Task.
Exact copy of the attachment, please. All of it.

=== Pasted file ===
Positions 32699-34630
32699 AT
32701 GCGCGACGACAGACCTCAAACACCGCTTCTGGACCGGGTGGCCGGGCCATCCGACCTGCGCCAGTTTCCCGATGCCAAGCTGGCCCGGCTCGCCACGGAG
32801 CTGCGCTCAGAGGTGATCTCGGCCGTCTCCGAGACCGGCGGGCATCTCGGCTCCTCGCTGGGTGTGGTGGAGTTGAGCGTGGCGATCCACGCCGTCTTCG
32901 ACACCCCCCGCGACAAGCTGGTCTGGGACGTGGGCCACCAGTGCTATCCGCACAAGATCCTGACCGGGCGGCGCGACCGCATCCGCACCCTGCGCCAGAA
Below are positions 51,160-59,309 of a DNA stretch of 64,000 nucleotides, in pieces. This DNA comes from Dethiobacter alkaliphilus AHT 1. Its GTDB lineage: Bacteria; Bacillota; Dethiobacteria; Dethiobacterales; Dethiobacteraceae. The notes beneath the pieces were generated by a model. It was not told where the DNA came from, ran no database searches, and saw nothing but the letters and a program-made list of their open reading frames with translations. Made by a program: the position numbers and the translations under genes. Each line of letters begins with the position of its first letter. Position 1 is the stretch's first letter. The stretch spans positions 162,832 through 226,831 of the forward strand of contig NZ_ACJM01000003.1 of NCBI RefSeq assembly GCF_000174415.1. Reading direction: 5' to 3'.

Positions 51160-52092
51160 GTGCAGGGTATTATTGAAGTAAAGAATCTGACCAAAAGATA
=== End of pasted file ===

Positions 32699-34630
32699 AT
32701 GCGCGACGACAGACCTCAAACACCGCTTCTGGACCGGGTGGCCGGGCCATCCGACCTGCGCCAGTTTCCCGATGCCAAGCTGGCCCGGCTCGCCACGGAG
32801 CTGCGCTCAGAGGTGATCTCGGCCGTCTCCGAGACCGGCGGGCATCTCGGCTCCTCGCTGGGTGTGGTGGAGTTGAGCGTGGCGATCCACGCCGTCTTCG
32901 ACACCCCCCGCGACAAGCTGGTCTGGGACGTGGGCCACCAGTGCTATCCGCACAAGATCCTGACCGGGCGGCGCGACCGCATCCGCACCCTGCGCCAGAA
Below are positions 51,160-59,309 of a DNA stretch of 64,000 nucleotides, in pieces. This DNA comes from Dethiobacter alkaliphilus AHT 1. Its GTDB lineage: Bacteria; Bacillota; Dethiobacteria; Dethiobacterales; Dethiobacteraceae. The notes beneath the pieces were generated by a model. It was not told where the DNA came from, ran no database searches, and saw nothing but the letters and a program-made list of their open reading frames with translations. Made by a program: the position numbers and the translations under genes. Each line of letters begins with the position of its first letter. Position 1 is the stretch's first letter. The stretch spans positions 162,832 through 226,831 of the forward strand of contig NZ_ACJM01000003.1 of NCBI RefSeq assembly GCF_000174415.1. Reading direction: 5' to 3'.

Positions 51160-52092
51160 GTGCAGGGTATTATTGAAGTAAAGAATCTGACCAAAAGATA